Catabolism of amino acids

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The catabolic breakdown of amino acids yields compounds that act as intermediates in the citric acid cycle, whilst the anabolic formation of amino acids uses citric cycle intermediates as precursors.
The catabolism and anabolism of amino acids are linked but are not the exact reverse reactions of one another. For example transamination plays an important role in both processes, and they don’t involve the same group of enzymes.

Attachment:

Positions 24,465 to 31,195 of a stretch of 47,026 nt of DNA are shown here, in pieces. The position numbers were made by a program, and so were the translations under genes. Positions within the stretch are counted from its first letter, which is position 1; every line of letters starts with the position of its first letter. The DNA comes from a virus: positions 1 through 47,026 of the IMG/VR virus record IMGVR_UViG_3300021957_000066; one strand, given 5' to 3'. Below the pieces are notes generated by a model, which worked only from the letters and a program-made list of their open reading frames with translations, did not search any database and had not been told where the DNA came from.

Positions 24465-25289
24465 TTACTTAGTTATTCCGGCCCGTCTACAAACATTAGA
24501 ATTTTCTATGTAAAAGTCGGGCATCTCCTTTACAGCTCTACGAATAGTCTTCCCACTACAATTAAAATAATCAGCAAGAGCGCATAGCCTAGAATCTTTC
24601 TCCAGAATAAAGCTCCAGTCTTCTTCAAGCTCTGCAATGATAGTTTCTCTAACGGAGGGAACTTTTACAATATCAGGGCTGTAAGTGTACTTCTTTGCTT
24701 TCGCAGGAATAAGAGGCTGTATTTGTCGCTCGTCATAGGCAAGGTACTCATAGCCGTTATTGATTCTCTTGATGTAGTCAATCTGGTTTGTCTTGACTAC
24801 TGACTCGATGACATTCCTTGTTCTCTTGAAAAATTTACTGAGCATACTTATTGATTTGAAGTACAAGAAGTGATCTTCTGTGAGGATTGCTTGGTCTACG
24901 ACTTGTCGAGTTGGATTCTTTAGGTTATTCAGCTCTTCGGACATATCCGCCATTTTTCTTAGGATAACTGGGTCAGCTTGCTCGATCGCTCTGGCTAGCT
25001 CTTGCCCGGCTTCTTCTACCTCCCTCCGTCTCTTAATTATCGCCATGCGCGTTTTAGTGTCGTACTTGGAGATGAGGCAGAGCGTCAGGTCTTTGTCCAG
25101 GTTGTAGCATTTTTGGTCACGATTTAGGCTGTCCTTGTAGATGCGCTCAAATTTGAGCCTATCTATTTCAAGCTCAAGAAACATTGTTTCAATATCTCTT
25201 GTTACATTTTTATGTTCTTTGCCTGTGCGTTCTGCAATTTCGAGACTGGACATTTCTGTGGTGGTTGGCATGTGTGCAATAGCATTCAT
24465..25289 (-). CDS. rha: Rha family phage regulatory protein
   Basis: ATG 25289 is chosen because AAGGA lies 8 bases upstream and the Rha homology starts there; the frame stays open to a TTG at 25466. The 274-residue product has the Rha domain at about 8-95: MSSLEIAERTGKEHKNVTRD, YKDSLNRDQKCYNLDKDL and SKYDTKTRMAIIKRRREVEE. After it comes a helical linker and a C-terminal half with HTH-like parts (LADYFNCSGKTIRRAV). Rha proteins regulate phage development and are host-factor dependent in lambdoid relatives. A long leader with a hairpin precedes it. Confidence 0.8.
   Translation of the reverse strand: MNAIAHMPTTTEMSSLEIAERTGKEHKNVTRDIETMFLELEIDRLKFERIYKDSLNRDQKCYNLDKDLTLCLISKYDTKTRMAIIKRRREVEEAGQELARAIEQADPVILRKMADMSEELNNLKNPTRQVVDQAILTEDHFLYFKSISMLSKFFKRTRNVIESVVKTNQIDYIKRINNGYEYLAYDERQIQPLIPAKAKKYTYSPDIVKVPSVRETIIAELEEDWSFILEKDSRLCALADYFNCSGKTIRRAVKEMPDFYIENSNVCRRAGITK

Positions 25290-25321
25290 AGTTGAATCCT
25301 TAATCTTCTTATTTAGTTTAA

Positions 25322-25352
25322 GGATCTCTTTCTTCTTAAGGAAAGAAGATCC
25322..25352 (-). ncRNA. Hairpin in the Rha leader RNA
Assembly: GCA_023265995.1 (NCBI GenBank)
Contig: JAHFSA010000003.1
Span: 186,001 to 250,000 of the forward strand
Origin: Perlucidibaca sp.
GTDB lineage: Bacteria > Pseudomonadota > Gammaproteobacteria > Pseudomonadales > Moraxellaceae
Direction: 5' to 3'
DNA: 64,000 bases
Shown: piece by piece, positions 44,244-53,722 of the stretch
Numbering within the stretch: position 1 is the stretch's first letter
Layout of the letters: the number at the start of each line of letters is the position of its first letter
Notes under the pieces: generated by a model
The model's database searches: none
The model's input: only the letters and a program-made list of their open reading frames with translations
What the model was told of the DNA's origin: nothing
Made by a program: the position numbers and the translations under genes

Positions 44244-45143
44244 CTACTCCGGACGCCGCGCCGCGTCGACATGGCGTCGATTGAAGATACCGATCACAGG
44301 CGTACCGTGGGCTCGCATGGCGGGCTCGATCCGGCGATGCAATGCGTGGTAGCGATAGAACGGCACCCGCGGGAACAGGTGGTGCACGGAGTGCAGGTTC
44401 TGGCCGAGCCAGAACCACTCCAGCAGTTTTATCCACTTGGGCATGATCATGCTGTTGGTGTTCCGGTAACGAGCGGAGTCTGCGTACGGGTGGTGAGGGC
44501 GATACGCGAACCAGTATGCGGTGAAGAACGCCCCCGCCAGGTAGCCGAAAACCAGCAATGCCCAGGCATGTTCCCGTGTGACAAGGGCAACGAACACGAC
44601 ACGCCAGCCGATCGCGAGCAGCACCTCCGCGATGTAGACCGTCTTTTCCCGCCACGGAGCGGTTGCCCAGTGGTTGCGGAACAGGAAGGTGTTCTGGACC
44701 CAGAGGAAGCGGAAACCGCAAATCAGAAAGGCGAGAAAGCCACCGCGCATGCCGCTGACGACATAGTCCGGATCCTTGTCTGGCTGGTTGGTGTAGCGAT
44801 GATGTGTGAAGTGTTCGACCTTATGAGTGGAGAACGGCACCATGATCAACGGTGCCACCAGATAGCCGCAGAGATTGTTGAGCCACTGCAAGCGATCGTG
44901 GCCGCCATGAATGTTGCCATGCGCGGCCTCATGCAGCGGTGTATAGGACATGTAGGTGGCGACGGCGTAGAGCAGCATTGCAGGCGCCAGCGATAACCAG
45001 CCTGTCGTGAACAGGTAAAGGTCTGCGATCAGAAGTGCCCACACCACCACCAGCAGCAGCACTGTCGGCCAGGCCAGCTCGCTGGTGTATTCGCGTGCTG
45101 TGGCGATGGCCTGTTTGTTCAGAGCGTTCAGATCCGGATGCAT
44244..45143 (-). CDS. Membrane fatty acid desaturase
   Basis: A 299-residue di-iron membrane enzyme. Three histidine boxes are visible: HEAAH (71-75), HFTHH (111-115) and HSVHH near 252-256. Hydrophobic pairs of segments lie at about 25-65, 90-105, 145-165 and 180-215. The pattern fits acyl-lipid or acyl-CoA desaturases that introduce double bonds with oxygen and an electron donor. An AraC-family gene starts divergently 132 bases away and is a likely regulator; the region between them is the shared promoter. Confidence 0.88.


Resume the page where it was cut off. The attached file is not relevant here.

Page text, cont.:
A glucogenic amino acid produces pyruvate or oxaloacetate when broken down. Oxaloacetate is the starting point for the production of glucose via gluconeogenesis.
A ketogenic amino acid will produce acetyl-CoA or actoacetyl-CoA when broken down, which will lead to the production of ketone bodies.
Amino acids that have been converted to acetyl-CoA and acetoacteyl-CoA are used as intermediates in the citric acid cycle, but mammals cannot use them in glucose synthesis. This fact is the distinction between glucogenic and ketogenic amino acids [1].

References

  1. Biochemistry (Campbell 2007, pp523-524)
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